Hello and welcome to our monthly look at the new releases that will be hitting your library’s shelves – and hopefully, hitting your holds list. Summer is here, and we love it when we see library books by the pool, or at the lake, or even on the porch. (The kiddos have Summer Reading to do – why should THEY have all the fun?)
First up is a debut novel by Karen Dionne: The Marsh King's Daughter. Taking place in the remote swamps of Michigan’s Upper Peninsula, this smart, engrossing thriller is about a young woman, Helena, whose mother was a victim of an Elizabeth Smart-style kidnapping by the Marsh King – a psychopath who can navigate the swamps better than anyone. He hid out from civilization for years, raising his daughter with a mixture of love and abuse; a twisted cocktail of emotions to the young woman. Once her father was caught, Helena thinks she was finally free, until years later, after a prison break, she realizes she must track down the Marsh King and protect her family as well as face the true horror of her upbringing. This is a smart, twisty thriller with a strong sense of place and an absolute riveting read that will keep you glued to your seat.
If you’ve read Roxane Gay’s Bad Feminist or have read her essays and blog posts, you know that she writes with blazing honesty, humor, and insight. Her latest, Hunger: A Memoir of (My) Body, is an absolute must-read, using her own struggles with overeating and her lifelong insecurities with her body to write a shockingly sincere and thoughtful memoir that not only touches on food and body issues, but sexuality, race, gender, fame, and kindness. Gay understands the tug of war between health and comfort, between self-care and desire. In other words: the hunger that lies within us all. Readers will likely be nodding in agreement as they turn pages – when they’re not laughing, that is.
Midnight at The Bright Ideas Bookstore by Matthew Sullivan is a surprisingly delightful mystery revolving around Lydia, who works at a small bookstore and is well-known by the small group of eccentric characters and regular customers who call the Bright Ideas Bookstore their second home. However, when one of those patrons commits suicide in the back room of the store and leaves all of his belongings to Lydia, she is pulled into a mystery when she realizes there were messages and clues that he left behind – and a very special item that ties into her own mysterious past. I called this book a mystery earlier, and it certainly functions as one, but this has immense crossover appeal to fans of gentle reads and literary fiction as well. If you liked The Storied Life of A.J. Fikry or Mr. Penumbra's 24-Hour Bookstore, of if you’ve ever wandered around in a bookstore or – y’know – a library, you’ll find something to love here.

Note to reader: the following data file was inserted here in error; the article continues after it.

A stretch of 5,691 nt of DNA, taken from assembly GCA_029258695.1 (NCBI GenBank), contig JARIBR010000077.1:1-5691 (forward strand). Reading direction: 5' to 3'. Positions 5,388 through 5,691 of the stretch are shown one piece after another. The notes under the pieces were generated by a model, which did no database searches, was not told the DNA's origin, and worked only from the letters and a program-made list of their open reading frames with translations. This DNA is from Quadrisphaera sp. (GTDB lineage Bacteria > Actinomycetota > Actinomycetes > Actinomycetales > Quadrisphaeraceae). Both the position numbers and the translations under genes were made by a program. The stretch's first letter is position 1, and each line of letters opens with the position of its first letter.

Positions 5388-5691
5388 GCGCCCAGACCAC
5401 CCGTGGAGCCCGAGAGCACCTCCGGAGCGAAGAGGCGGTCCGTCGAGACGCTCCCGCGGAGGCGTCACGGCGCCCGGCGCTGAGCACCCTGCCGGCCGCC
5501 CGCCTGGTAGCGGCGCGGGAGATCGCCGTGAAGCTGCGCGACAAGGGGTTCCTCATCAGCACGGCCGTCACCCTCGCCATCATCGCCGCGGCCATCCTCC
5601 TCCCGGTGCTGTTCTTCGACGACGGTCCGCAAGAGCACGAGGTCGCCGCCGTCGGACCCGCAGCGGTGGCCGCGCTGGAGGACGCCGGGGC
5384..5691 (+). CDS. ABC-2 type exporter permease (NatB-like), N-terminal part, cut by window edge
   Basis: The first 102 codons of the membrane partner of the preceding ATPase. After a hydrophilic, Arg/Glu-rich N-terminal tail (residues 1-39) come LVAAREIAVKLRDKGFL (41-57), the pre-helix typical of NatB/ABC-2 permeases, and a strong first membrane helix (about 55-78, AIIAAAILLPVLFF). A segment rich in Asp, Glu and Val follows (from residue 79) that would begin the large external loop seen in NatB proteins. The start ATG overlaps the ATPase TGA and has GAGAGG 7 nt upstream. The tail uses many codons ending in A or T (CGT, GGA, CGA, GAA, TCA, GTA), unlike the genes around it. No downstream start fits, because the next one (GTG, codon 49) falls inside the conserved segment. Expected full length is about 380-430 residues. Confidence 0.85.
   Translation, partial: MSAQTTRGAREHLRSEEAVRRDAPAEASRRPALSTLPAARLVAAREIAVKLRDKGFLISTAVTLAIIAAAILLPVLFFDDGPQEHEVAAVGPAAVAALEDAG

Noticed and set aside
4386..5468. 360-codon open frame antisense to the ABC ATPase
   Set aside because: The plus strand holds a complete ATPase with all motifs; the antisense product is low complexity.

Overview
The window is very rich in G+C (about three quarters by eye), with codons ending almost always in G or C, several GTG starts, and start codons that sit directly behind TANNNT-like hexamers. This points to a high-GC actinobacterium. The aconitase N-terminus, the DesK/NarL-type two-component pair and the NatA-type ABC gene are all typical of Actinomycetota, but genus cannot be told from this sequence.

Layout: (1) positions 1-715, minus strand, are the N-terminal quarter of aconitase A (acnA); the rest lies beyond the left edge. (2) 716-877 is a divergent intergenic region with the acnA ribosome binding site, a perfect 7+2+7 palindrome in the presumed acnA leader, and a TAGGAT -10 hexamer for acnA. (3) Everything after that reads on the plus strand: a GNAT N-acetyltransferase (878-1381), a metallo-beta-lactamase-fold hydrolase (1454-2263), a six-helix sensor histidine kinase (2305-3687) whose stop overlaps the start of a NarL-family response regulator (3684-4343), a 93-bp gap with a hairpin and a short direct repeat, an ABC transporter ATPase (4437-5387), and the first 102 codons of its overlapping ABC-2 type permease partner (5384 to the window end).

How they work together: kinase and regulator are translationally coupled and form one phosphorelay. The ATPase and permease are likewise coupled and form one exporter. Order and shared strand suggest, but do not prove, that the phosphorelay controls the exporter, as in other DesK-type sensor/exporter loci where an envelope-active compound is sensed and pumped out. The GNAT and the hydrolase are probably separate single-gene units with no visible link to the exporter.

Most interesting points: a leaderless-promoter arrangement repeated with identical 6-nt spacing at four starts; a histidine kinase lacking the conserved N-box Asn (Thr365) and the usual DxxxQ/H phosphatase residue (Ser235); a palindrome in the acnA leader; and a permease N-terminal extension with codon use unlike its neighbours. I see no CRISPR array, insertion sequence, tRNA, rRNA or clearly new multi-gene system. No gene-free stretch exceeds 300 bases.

The Seven Husbands of Evelyn Hugo by Taylor Jenkins Reid, where an aging, reclusive Old Hollywood icon chooses an unknown journalist to writer her memoirs, could be one of the underground hits of the summer. Evelyn Hugo, born poor in New York City’s Hell’s Kitchen, goes to Tinseltown and scratches, claws, and yes – marries - her way to the top. As she narrates her story to the young star-struck journalist, we discover that both women contain secrets and might be connected in some way. If you’re a fan of the “You Must Remember This” podcast or have a soft spot for TCM marathons, you’ll love this epic, sweeping novel full of dramatic twists and turns that evokes a lost place and time and introduces us to the unforgettable, unshakable charter of Evelyn Hugo: part Greta Garbo, part Rita Hayworth, part Elizabeth Taylor, but wholly her own person.
Finally, we finish our look at the month’s new releases with Anthony Horowitz’s Magpie Murders, which has been getting an immense amount of buzz from book reviewers. When you wander in the mystery section of your library, you’ll often find yourself surrounded by pulse-pounding thrillers, gun-toting police detectives, and international spies. For those of you who miss the classic mystery, Magpie Murders is an absolute treat. The novel introduces us to Susan Ryeland, a book editor to a well-known and bestselling mystery author. But looking over his newest manuscript, she notices several chapters are missing - and the news arrives that the author himself has died. Susan suspects the manuscript itself contains clues to the author’s death, and this begins a multi-layered mystery where the reader is drawn into the puzzle. Well-written with a clear love of the classic British mystery, this is sure to be a clever beach read as well as brilliant whodunit.
Thanks for hanging out with us! Be sure to reach out to us on social media to tell us what you are reading, and be sure to say hello when you stop by your local library to pick up your holds. See you next month!